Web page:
LOS ANGELES — A phenomenon with broad appeal is hop-scotching across the region lifting grins onto the faces of busy, unsuspecting neighbors and passers-by alike.
People of all ages and persuasion are providing free books to the public, stuffed inside of miniature castles and school buses or mounted on poles they have planted in their yards.
The purveyors of good reads follow the burgeoning Little Free Library movement, co-founded in 2009 by Todd Bol to honor the memory of his mother.
Since then, 40,000 little libraries have sprung up in 70 countries.
“In its basic form, a Little Library is a box full of books … ‘a take a book, return a book’ gathering place where neighbors can share their favorite literature and stories,” Bol said.
Los Angeles has opened its doors to the ‘boxes of books’ at Hoover Recreational Center and Rampart, 77th Street, Southeast, Olympic, and Wilshire Traffic police stations, among others.
Jean Chadwick, co-founder and executive director of The Literacy Club, headquartered in Valley Glen, said the charity had “built and placed over 40 … libraries, including all of those inside the LAPD stations. We’ve seen firsthand the positive impact … on communities.”
According to Economic Development and Cultural Affairs Coordinator Mike Che, the city of West Hollywood “embraced the idea” of little libraries, awarding four grants of $600 each to property owners to build and care for them.
One grantee reported: “I live on a lovely, tree-lined street where many people walk their dogs … for exercise … it is a great location for a Little Library. I ordered a library built by the Amish and made from red barn wood. It reminds me of my grandfather’s red barn in Iowa where I loved to play as a child. The most fun is being able to meet so many new people who enjoy the library as much as I do.”
Since becoming an aficionado three years ago, West Adams resident Debra Varnado has “researched or photographed the miniatures located in or near Leimert Park, Windsor Hills, Historic South Central, Watts, Exposition Park, Mid City, Westlake, Silver Lake, Larchmont Village, and in Inglewood and Paramount.”
“They’re in coffeehouses, hospitals, housing projects and recreational centers,” Varnado said. “More and more of them are popping up south of the Santa Monica Freeway, and it doesn’t take a pot of gold.”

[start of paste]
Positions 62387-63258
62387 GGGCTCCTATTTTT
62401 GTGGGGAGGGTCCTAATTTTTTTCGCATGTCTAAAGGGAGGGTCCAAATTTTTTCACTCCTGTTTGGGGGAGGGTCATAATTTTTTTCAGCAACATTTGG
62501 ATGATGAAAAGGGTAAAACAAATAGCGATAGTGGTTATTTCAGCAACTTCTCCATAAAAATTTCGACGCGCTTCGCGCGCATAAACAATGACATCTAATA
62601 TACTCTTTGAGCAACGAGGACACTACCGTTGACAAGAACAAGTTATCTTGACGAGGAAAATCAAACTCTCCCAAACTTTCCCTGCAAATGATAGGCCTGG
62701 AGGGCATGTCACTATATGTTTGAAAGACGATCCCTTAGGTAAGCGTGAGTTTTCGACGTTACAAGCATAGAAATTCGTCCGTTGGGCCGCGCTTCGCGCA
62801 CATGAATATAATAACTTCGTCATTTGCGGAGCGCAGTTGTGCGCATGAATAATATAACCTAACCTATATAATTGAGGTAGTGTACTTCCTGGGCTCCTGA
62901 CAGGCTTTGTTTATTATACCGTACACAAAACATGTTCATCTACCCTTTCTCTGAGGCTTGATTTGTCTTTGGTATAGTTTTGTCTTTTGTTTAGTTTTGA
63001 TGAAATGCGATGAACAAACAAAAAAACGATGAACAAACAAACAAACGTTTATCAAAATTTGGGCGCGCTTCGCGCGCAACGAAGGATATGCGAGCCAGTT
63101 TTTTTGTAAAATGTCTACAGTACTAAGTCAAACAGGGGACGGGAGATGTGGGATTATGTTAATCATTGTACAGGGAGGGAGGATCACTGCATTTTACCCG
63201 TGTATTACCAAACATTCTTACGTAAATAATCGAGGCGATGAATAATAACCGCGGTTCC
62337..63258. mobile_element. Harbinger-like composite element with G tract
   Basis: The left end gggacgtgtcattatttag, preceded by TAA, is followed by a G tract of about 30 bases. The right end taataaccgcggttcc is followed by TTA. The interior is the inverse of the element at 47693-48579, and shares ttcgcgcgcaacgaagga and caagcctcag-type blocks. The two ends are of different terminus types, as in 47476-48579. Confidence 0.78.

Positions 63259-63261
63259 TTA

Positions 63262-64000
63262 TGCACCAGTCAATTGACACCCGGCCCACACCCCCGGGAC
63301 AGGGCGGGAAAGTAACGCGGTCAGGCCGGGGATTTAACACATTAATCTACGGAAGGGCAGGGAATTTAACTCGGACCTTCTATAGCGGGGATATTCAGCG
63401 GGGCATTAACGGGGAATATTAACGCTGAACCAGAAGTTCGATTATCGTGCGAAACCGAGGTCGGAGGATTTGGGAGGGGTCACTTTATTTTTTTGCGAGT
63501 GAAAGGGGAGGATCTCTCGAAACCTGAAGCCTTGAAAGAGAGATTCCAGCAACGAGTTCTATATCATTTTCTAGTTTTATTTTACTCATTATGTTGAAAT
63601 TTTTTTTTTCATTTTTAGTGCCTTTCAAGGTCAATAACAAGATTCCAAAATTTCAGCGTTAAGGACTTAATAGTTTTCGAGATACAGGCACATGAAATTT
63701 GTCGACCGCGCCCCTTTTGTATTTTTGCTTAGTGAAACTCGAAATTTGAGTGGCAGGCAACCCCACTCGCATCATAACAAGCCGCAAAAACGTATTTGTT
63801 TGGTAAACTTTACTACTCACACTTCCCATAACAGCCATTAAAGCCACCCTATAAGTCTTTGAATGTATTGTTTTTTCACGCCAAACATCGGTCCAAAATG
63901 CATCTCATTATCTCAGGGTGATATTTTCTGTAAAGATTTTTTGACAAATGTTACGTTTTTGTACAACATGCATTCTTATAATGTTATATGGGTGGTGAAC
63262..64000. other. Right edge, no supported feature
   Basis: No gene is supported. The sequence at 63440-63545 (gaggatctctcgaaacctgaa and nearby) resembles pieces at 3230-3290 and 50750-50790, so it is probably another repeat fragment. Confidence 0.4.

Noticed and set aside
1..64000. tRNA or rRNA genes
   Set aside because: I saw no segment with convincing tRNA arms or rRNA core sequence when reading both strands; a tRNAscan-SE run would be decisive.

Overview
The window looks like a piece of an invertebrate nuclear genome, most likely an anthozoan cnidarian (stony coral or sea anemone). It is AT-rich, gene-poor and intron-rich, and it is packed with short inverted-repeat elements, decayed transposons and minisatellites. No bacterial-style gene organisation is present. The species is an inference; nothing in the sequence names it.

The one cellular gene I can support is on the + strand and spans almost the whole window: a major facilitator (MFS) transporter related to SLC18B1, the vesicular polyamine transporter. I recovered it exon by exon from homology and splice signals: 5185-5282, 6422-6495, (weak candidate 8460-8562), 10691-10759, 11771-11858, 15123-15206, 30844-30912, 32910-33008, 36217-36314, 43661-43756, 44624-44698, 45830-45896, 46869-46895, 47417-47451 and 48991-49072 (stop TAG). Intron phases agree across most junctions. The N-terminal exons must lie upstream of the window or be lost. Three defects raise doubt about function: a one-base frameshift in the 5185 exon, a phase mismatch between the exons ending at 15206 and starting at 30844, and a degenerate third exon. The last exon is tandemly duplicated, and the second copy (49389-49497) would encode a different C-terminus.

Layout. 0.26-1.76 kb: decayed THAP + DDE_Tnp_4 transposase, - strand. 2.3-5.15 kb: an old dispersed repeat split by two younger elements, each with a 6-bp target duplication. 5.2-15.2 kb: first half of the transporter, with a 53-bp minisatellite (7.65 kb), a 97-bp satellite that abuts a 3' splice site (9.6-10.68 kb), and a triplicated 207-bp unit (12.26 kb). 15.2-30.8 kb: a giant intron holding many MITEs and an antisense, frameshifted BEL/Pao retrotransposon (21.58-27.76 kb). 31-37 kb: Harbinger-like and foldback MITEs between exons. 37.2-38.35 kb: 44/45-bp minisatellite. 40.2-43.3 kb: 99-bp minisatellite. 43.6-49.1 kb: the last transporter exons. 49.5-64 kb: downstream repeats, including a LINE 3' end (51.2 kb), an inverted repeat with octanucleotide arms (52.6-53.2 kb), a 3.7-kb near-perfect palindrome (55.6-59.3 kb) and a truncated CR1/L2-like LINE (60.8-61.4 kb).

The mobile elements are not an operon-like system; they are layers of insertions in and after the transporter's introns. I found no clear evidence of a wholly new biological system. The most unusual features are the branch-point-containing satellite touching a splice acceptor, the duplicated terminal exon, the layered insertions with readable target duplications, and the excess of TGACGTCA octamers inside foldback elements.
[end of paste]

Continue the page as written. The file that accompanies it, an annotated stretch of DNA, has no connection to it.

In her West Adams neighborhood, Fabica, the Little Free Library of the Avenues, was born on President’s Day Weekend, a partnership between the Fifth Avenue Block Club and the Iglesia Cristiana Antioquia.
“We held a ‘library-raising’ fund drive and later sold lemonade and cookies on the sidewalk in front of Fabica. We’ve chalked up enough to almost pay for an inexpensive, pre-fabricated little library,” Varnado, the Block Club president and library steward, said.
“Fabica’s in a choice, if unlikely location — the recessed area of the church’s fence where the dumpster used to sit.”
“We have a lot of foot traffic … joggers and strollers, dog-walkers, and churchgoers headed to houses of worship on West Adams,” Varnado added. “People can see her from three directions. We want to serve the entire small, compact West Adams Avenues community and beyond.”
On a recent Friday, the Iglesia’s caretaker, Carlos Salinas, paused at the bookcase, a drill in one hand and cable ties in the other.
“This space was empty for 25 years,” he said. “Neighbors used to put their garbage in the [church’s] bin.”
“Our partnership rescued the space from blight and neglect. Trash tends to collect there,” Varnado said.
When asked what difference Fabica will make, Varnado laughed.
“They’re very seductive. Some people love them so much; they take books by the dozen to stock their shelves. You don’t need a library card and there are no late penalties. We’re positioned to put books in kids’ hands and homes to help build and sustain their curiosity. We want to encourage parents to read to their children and it won’t cost a trillion dollars. More kids might stay in school.”
In July, 100 children, from kindergarten to eighth graders, trekked through the neighborhood of 100-year-old homes to pluck books from Fabica’s shelves.
“The kids really enjoyed it. It was an excellent addition to our summer programming,” Walidah Williams, director of the city’s South Seas House on 24th Street and Arlington Avenue, said. “They participated in the [L.A. Public] Library’s Summer Reading Program and I think this … allowed them to stay on track.”
Williams says she wants to discuss “making [Fabica field trips] … a permanent part of the Camp Quest programming.”
Varnado said she welcomed the opportunity to make a lasting contribution.
“We’re on track to provide 900 to 1,000 books by the end of the year to kids living in the Avenues and surrounding neighborhoods. Many of them attended the Quest program.”
“I hope the project has established a foothold. Our Neighborhood Council — the United Neighborhoods —pitched in. It loaned us their tent to protect the kids from the sun. That helped make the children more comfortable as they sat reading on the sidewalk and parkway,” Varnado added.
“But we need more boots on the ground — for neighbors to get involved beyond donating books and money — which we deeply needed and appreciated. We’re like many communities: neighbors are reluctant to engage because of work and family obligations, fatigue, disinterest or dislike of each other. We’re facing profound indifference here.
“It is far-fetched to see Fabica as a ‘community center,’ but I think it is doable. The name Fabica means ‘sawmill’ in Italian and ‘worth’ in Hausa. If Fabica can hew a stronger bond between us, it’s worth the effort.”